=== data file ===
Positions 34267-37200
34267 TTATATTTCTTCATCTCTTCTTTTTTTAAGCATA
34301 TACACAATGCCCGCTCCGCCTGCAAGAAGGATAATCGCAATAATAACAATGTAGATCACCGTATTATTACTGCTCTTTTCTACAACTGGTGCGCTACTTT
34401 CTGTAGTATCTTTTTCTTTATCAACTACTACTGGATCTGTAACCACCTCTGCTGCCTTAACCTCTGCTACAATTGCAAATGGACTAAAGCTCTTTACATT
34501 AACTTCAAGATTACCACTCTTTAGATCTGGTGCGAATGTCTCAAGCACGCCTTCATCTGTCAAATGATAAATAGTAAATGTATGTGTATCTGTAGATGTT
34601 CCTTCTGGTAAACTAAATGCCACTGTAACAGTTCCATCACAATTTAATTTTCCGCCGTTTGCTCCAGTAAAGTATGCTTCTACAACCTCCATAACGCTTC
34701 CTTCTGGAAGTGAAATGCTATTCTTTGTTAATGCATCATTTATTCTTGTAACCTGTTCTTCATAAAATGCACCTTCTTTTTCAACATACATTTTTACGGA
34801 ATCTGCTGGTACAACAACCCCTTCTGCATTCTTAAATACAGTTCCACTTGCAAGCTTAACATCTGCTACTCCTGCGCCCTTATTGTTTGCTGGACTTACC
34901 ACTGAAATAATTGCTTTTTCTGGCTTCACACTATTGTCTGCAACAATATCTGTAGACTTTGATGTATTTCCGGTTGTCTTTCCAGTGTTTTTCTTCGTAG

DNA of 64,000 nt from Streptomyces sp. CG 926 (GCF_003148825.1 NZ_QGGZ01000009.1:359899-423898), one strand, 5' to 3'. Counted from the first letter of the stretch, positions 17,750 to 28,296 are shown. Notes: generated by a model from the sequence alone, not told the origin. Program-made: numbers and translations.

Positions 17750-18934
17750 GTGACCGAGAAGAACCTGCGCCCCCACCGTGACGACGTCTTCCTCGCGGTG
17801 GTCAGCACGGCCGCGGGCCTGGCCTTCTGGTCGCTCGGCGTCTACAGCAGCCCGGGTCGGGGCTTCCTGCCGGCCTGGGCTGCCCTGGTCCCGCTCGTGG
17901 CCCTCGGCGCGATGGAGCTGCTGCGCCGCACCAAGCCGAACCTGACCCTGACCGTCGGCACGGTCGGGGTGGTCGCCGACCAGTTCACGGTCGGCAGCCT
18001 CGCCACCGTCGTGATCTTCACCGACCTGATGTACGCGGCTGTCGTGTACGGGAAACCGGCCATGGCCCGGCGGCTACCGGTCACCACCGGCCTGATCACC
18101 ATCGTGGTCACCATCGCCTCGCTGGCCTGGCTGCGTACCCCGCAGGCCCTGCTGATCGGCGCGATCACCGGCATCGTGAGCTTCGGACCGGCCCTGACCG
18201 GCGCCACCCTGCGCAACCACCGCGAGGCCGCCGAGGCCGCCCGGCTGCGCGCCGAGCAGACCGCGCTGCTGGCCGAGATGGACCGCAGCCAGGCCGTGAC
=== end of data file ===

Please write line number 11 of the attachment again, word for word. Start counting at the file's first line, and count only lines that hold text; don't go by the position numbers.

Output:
Positions 17750-18934